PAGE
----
Samsung encroaching on Apple’s turf

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Samsung encroaching on Apple’s turf

Samsung Electronics is preparing to establish a start-up incubating facility in Silicon Valley - a move aimed at boosting its entrepreneurship alongside global innovators in the neighborhood.

According to a Monday report from AllThingsD, a tech Web site run by Dow Jones & Company, the world’s No. 1 smartphone maker is close to signing a deal on a venue in downtown Palo Alto, California, to accommodate a start-up accelerator - in the vicinity of its archrival Apple.

Samsung announced in September it is scheduled to complete two six-story buildings to serve as a U.S. research and development center on an 8.5-acre campus in Mountain View. Construction starts next year and completion is slated for 2014. Samsung Information Systems America, its U.S. R&D Center, will also expand and relocate to the new campus.

The news follows Samsung’s signing of an MOU with the state of California in August to step up its investment in research and development. In return, the federal government promised to provide tax exemptions and employee training programs.

“While it is unclear if the new office will focus on making investments in start-ups or incubating its own innovation, sources said it will be aimed at linking Silicon Valley entrepreneurs and other players more closely with Samsung,” the report said. “It’s not quite ‘Oppa Gangnam Style,’ but it is a big move for Samsung,” it added, referring to rapper Psy’s global hit song.

Citing unidentified sources, it said the start-up accelerator represents a “new push to create more media offerings” and will be spearheaded by David Eun, who has served as executive vice president of Samsung’s global media group since December last year. He was designated to enhance software capabilities in areas such as smart TVs and home appliances.

A Harvard Law School graduate, Eun previously served as president of AOL Media and Studios and was responsible for global business development efforts in video, print and local content businesses as vice president of content partnership at Google.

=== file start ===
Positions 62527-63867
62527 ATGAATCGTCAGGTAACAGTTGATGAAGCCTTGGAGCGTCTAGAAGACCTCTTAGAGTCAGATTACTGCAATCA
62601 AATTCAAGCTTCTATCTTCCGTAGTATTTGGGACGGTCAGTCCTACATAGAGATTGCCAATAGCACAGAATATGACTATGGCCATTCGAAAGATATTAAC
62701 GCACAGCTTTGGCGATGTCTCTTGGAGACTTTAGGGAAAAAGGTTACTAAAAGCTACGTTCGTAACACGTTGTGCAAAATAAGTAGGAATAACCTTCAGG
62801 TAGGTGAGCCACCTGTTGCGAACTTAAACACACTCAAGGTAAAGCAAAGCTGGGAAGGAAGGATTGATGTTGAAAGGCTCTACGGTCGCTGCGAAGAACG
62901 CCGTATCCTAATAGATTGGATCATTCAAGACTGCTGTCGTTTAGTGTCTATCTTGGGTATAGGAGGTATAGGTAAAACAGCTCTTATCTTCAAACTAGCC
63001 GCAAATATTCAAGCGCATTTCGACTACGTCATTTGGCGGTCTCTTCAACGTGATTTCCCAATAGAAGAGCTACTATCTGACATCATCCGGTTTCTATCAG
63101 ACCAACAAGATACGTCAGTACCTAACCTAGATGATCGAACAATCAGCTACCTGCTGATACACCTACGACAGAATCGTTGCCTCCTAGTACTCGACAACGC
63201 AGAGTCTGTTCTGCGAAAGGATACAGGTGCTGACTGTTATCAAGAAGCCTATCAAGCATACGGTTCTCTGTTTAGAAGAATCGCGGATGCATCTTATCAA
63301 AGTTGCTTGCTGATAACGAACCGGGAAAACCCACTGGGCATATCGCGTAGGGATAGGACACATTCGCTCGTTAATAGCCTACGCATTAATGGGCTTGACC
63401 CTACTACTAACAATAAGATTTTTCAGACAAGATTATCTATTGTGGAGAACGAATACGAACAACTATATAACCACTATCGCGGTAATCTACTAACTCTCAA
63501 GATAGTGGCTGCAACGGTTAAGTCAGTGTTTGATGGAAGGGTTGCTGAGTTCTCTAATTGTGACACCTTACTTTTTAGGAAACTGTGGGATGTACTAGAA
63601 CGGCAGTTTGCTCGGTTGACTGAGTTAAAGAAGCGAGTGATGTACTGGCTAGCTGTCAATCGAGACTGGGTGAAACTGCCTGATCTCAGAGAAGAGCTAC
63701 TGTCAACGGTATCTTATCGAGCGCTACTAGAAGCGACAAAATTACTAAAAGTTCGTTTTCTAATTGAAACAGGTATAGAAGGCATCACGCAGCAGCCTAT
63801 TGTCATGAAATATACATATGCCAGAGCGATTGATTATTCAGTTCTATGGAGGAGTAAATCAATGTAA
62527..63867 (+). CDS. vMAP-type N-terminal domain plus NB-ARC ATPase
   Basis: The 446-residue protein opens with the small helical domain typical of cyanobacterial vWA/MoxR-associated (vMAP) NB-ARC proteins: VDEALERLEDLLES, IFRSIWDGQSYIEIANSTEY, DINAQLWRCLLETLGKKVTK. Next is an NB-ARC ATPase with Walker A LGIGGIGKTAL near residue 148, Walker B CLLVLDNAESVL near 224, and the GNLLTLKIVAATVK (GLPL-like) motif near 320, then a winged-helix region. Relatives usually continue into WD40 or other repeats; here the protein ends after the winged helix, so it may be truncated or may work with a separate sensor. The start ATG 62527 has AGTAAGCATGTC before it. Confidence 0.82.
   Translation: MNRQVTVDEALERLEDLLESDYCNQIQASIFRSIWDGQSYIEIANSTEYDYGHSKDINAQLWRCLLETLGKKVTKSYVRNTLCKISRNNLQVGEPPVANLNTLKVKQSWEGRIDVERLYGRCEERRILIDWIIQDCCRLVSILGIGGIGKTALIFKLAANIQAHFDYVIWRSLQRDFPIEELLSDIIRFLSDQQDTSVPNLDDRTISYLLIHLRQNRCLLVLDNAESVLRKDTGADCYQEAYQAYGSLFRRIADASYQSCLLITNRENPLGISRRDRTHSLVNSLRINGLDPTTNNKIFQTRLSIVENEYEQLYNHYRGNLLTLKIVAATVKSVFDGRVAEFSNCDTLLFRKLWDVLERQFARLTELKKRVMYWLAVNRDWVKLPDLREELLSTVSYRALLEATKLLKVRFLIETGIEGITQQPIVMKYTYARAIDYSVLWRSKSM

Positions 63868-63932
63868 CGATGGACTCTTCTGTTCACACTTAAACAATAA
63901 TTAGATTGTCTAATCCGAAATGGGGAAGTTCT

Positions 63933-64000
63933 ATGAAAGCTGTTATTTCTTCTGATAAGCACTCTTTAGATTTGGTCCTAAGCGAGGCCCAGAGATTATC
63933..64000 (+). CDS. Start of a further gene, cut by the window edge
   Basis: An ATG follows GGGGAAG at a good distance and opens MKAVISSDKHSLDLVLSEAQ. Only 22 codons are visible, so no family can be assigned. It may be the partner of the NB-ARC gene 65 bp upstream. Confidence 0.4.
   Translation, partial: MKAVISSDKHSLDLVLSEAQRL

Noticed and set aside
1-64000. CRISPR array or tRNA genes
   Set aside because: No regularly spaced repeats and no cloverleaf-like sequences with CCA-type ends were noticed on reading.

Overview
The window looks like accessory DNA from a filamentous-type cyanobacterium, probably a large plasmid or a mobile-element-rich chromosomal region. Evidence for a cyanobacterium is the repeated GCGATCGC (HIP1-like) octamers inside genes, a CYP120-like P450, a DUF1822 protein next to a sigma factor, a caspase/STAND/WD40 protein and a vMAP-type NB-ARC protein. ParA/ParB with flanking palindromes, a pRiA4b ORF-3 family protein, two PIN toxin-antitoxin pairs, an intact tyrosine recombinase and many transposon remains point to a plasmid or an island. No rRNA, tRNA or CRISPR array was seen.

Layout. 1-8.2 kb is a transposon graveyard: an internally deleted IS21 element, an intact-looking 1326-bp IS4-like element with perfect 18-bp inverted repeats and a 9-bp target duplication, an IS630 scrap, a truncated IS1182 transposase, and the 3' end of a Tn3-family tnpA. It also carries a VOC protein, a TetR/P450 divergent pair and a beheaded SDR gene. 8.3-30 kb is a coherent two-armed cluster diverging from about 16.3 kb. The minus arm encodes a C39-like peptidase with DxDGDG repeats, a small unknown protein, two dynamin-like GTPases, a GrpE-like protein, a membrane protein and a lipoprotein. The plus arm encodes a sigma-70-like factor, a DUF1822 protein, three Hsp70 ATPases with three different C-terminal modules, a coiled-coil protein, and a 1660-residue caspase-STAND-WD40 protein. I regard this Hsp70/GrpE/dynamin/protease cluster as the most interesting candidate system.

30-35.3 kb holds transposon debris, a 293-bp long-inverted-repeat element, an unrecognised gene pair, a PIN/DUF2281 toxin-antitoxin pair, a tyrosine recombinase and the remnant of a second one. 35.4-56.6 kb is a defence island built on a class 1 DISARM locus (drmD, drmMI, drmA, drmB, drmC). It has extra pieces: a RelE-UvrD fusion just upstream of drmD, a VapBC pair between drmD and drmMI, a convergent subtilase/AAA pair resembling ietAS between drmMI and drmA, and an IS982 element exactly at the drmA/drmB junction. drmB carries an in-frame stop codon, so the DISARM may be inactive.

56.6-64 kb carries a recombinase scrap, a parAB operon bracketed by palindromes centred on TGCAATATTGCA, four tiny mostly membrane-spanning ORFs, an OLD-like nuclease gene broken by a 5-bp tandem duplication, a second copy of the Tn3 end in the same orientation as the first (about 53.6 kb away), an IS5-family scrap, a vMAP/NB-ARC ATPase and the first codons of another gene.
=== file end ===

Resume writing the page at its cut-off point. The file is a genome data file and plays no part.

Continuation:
Regarding the AllThingsD report, a Samsung spokesman said the company is “currently looking into whether it is true.” “Rumors are swirling over Samsung investing in Silicon Valley but it’s our rule not to respond,” he said.

Already a No. 1 producer of smartphones, TVs and computer memory chips, Samsung - to sustain its growth and overtake rivals such as Apple and Google - needs to beef up its software competitiveness, many experts have pointed out.

Unlike Apple and Google, which have already customized their own software ecosystems with iOS and Android, Samsung has yet to reach a comparable stage. However, it has come up with Bada, a self-developed operating system with a market share of 3 percent globally.

“The mobile revolution is evolving from smart TVs to cloud systems and big data,” said Song Jong-ho, an analyst with Daewoo Securities. “Competitiveness in software development is a prerequisite for Samsung to achieve this.”

Forbes magazine in late September even proposed that Samsung acquire mobile content providers - video streaming service provider Netflix, game developer Electronic Arts and Web properties investigator IAC/InterActiveCorp - to compete more effectively against Apple, Google and Amazon.

By Seo Ji-eun []

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